I do not think we are headed for a craft beer bubble. There will be consistent growth in new breweries and overall production to keep the industry healthy. There will be a shift in market share and brewers will need to think about how they grow and remain viable in this new craft beer world. For small to medium sized breweries, they will need to invest locally and be cautious about expanding beyond a single or multi state presence. But none of this means the craft beer bubble will burst and cause a collapse of the industry.

Many cities and states have room for many more breweries to open and meet the demand for quality craft beer. How many breweries is too many? That’s hard to predict but we can easily add hundreds of new breweries per year. Who knows, maybe there will be a time when there are 10,000 breweries in the US.

What I do know is the industry will continually change but as long as breweries are integrated into the community, there will be room for growth.

Do you think we are nearing a craft beer bubble?

*Infographics were sourced from the Brewers Association

15 thoughts on “Are We Headed Towards A Craft Beer Bubble?

  • Jamie Baker

    There’s definitely more room for growth in the UK… compared to the US we have a good amount of breweries but very view have bought into the proper taproom experience…

    • Craft Beer Joe Post author

      The increase demand for taprooms has really changed much of the US market. People want to go to the taproom and breweries are more than happy to create amazing spaces to keep people coming back.

  • miserylovescompany

    I read your post re: local breweries and local markets before commenting here but both speak to the need for MORE! More breweries, more taprooms, more collaborations, and more gypsies. The things we imbibe follow trends and those who live in restaurant & brewery-deficient areas won’t have access to these exciting brews and concoctions. A local brewery also instills pride as you mentioned in your other post. Not too mention the caveats of economic stimulation in terms of job production, tax revenue for the town and if you’re lucky a great place to hang out and talk beer with ppl who talk beer. Plus, who doesn’t love bringing home a growler?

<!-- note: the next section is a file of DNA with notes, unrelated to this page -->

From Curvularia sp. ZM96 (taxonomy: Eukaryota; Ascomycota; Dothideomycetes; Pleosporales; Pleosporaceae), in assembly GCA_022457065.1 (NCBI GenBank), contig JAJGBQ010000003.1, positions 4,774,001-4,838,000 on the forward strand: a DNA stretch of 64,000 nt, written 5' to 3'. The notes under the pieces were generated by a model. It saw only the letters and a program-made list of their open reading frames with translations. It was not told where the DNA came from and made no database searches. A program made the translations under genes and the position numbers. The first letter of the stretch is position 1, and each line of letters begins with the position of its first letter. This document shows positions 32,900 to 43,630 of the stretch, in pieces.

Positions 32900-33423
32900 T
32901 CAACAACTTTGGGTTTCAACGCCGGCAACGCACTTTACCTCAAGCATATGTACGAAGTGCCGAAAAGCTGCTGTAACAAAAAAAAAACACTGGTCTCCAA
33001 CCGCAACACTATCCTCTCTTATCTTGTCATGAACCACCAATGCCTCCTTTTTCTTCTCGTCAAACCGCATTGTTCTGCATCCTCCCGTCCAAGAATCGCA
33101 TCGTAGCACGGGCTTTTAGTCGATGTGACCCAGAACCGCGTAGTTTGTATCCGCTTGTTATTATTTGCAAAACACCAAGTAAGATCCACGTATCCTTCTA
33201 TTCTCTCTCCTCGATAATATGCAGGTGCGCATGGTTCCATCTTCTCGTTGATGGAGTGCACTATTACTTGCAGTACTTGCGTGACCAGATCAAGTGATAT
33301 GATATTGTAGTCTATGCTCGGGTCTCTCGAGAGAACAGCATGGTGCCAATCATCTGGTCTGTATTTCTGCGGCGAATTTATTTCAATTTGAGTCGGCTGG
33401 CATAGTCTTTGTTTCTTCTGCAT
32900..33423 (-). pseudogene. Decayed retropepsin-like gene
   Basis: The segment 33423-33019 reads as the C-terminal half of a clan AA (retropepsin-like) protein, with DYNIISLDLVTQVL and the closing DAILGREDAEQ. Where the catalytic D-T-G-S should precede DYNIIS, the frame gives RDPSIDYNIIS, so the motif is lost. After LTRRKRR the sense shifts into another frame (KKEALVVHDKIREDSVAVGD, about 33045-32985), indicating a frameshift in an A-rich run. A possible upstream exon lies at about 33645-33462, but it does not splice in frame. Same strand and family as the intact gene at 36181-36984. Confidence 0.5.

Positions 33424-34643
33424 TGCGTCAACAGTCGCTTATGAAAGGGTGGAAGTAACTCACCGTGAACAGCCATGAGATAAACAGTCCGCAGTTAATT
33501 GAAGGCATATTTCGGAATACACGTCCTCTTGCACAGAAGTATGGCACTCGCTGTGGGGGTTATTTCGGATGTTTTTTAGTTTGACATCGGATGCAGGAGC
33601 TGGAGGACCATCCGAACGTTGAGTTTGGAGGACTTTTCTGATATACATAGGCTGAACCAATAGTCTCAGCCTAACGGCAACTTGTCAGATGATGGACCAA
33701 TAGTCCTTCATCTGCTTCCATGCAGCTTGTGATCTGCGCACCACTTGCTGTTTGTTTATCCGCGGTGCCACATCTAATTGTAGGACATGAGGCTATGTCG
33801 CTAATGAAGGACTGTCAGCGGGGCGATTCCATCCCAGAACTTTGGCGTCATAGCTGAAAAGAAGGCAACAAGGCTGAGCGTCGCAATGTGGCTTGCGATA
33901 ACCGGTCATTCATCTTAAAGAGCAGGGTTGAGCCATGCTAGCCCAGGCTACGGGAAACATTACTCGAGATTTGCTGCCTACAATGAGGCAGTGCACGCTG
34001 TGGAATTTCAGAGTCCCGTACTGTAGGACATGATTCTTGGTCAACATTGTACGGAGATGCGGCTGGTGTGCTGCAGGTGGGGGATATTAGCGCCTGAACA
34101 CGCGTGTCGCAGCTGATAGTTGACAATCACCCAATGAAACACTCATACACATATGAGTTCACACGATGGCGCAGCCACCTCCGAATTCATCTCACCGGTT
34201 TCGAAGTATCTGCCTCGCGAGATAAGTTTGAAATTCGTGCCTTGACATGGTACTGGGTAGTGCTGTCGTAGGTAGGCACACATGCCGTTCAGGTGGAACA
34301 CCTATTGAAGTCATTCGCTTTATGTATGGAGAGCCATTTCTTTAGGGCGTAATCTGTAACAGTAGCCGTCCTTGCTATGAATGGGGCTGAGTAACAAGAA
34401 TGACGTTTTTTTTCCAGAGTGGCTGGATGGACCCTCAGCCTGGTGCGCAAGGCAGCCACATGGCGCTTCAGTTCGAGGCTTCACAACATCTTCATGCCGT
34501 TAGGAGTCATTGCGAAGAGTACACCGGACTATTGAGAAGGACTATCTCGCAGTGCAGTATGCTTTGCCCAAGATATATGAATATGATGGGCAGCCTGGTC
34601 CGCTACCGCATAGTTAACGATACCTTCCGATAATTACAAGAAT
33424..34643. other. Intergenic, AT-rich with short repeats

• Craft Beer Joe Post author

      I couldn’t agree more. Yes, there are some areas that seem to have almost too many breweries but there are even more areas that lack enough. Bringing craft beer into new areas can help everyone. And yes, a growler to go is one of life’s joys!

  • Keith

    I don’t think we’re quite at a bubble yet. There are still more wineries than breweries, and there is still room to chip away at the big Macros market share.

    • Craft Beer Joe Post author

      That macro market share will be tough to continue to chip away at but it will happen. I agree; we aren’t there yet and if anything I can see the number of breweries continue to grow. We just need to make sure they are of quality.

  • Josh Heyward

    Great thoughts my man! Very interesting article and very relevant for what we are seeing in the market. We are seeing similar in Charlotte…slightly less breweries than what you mentioned in Cincy, but the number is growing. There are a few big ones and lots of smaller ones popping up which specialize in certain styles and/or serve certain communities/areas.

    I am very interested to see what happens in the next six to eight years. With all of this growth, I feel like there are some folks jumping into the industry due to the popularity of craft beer right now. Time will tell if some of these breweries will remain. Time will also highlight the innovation and passion of those who are in it for the long haul.

    Again great thoughts, and keep it up brother!

    • Craft Beer Joe Post author

      Good point; those that have true passion for craft beer will last even when profits are a little smaller. Others will jump ship as soon as things get a little thin. It will be fun and hopefully provide us with a lot of great beer along the way.

  • beertodaybeertomorrow

    Its a legitimate concern and it will lead to brewers needing to be more business savvy. The more organized and well run a brewery is the better chance it will have to survive and ofcourse it needs to continuously put out quality beer.

    • Craft Beer Joe Post author

      It is a business at the end of the day. It’s the same reason so many restaurants and bars close – people go into them because of passion but lack the business mindset and quality to make it succeed.

  • indiveswetrust

    Good read! I agree that I don’t think we’ll ever really see a “burst” in the craft beer industry. I think there’s plenty of room for the smaller local breweries to grow and can’t wait to see what great new beers come from it!

  • tylerhoppydudes

    This is good news! Love all the breweries popping up. Get to try to many different takes on styles and it’s really interesting!